Atmospheric churches, crazy bridges, grand castles, and cliché cobblestone streets: What do locals in Slovakia’s capital of Bratislava recommend visitors see first?
“Vienna,” jokes Barbara, my Slovak Airbnb host, who has lived in Bratislava her entire life, since the 1960s. While she’s quick to follow-up with a plethora of things to do during my visit, it does emphasize the accessibility of Bratislava, which lies just an hour outside Vienna, about two hours and 40 minutes from Budapest, and about four hours from Prague, with direct train and bus connections from all three. A comparatively small, easily navigable city of 500,000 inhabitants, this former Eastern Bloc city is an appealing, albeit off-the-radar, destination for people from all walks of life.
To truly get the most out of your visit, I think a guided tour is a must—they help introduce geographically, culturally, and historically the city in a way that is difficult to achieve on your own. Plus, free walking tours are a great way to meet new friends, especially as a solo traveler. Be Free Tours Bratislava offers several great tour options every day of the week, and their licensed guides work for tips only, so you are more likely to get great service and only pay what you think it is worth.
Free walking tours start from the main square in Old Town Bratislava, which is called Hviezdoslavovo Namestie. As our small group gathers, our guide, Lucia, gives a brief history of Bratislava and Slovakia at large, explaining its place in the global scale, starting as a part of the Hungarian empire in the 10th century and ending with its eventual “reestablishment” as a Soviet Satellite State in 1945. Lucia explains the significance of the thousand-year-old square where we stand, concluding with a very pivotal moment in 1988, the Candlelight Demonstration, which ignited the revolution against the communist regime in then-Czechoslovakia. Five thousand Slovaks peacefully protested in the heart and soul of the city, and while it ended in violent confrontations with the police, it led to the eventual downfall of communism in Slovakia and beyond.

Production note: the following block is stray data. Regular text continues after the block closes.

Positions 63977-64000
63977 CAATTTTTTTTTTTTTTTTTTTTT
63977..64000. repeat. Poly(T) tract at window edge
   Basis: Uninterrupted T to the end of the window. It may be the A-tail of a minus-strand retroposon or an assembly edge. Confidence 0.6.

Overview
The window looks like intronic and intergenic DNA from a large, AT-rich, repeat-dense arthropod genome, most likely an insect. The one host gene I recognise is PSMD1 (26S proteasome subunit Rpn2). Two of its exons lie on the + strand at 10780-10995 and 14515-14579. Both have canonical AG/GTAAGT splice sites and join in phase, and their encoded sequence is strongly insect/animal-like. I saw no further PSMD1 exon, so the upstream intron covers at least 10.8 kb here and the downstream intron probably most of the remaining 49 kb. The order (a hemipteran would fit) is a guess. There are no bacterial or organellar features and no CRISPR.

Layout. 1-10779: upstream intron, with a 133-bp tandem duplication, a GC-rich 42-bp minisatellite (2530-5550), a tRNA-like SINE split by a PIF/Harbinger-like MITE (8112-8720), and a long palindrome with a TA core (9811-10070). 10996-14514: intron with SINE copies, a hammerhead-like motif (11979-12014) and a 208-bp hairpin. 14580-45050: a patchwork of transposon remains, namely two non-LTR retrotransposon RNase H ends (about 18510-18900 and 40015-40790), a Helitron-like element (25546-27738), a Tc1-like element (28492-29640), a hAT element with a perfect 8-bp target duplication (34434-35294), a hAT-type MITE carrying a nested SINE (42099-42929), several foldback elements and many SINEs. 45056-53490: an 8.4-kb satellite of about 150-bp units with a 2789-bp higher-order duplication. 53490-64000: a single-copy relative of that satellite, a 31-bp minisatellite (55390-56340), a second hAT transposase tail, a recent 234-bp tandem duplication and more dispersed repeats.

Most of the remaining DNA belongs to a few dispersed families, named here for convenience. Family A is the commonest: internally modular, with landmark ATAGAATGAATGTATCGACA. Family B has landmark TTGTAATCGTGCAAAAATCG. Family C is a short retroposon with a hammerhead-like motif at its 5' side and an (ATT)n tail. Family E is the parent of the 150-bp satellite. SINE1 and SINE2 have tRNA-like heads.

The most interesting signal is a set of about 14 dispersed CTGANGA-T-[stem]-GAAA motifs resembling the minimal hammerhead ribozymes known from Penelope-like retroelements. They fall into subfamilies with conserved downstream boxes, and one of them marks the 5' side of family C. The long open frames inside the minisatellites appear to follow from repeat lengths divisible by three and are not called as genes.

The tour takes us through Old Town, with its cobblestone streets and numerous churches, much like any other European capital city.
As we approach the Danube river and the edge of Old Town, we hit a massive freeway. Lucia explains that in the early 1960s, a third of Old Town including the entirety of the Jewish quarter, was leveled to build this road and connecting bridge.
She points to the bridge in the distance. Seemingly hovering over the bridge is a UFO-like structure where a restaurant and bar is housed.
“We lost so much history in favor of this area,” Lucia says. “If there is any good, I suppose it is in that the UFO Bridge attracts a lot of tourists to the area, and that has helped revitalize the Staré Mesto side of Bratislava.”
We move along, to the other large plaza in Old Town, Námestie Slobody. It is a behemoth of a square with six paths leading down to the largest fountain in Slovakia. Hundreds of park benches are scattered throughout the grassy area and former Soviet government buildings flank the sides.